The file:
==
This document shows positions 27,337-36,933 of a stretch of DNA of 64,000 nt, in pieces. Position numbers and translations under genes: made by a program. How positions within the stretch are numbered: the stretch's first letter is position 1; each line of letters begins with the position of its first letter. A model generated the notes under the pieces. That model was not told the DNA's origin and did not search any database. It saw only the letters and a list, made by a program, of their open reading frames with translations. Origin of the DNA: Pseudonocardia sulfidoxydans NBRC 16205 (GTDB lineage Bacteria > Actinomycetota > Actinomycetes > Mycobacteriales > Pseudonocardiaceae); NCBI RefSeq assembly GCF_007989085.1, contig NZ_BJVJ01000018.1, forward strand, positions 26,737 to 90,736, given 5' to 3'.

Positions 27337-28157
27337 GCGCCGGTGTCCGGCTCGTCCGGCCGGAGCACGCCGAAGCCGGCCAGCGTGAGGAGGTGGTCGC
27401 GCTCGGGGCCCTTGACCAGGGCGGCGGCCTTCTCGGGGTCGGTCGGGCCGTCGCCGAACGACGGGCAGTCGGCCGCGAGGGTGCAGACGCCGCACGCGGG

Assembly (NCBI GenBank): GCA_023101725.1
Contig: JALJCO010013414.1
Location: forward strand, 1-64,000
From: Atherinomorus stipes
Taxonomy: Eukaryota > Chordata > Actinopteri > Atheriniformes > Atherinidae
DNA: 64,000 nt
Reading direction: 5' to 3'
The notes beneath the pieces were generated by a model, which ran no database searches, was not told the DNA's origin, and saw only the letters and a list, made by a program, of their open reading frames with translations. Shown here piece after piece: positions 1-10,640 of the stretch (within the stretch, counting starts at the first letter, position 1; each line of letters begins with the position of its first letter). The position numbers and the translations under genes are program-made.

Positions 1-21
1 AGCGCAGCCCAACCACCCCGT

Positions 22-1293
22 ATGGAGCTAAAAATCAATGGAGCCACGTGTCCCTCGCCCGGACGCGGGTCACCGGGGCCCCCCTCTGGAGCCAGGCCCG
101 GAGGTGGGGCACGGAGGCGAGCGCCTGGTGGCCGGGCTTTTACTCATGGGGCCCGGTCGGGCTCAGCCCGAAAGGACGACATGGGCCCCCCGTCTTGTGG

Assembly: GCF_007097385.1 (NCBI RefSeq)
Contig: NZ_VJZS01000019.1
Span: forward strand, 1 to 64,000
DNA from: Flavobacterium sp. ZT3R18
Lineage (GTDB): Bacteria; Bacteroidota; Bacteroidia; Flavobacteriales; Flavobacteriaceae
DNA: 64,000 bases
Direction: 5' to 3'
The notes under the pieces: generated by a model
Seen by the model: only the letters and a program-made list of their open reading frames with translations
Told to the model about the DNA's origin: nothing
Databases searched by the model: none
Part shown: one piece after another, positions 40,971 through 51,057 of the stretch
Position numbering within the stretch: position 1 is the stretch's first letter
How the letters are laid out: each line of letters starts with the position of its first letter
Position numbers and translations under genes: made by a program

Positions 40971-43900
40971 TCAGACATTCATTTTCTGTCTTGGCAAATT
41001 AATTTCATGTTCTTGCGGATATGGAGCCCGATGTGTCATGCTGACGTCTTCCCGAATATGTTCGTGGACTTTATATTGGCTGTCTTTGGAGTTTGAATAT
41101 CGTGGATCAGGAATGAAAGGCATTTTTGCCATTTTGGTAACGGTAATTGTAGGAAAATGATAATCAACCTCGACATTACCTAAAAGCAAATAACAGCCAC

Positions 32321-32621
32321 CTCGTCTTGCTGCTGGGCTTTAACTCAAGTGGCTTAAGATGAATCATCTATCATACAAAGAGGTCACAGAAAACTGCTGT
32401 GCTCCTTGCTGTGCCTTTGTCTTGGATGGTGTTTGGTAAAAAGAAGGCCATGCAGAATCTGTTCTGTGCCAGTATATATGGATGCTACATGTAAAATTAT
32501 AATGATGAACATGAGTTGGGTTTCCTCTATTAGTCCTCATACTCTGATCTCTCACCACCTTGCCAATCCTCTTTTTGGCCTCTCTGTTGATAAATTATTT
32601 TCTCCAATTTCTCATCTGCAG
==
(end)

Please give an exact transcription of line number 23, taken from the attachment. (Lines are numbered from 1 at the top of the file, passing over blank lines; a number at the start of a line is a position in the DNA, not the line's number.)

DNA: 64,000 bases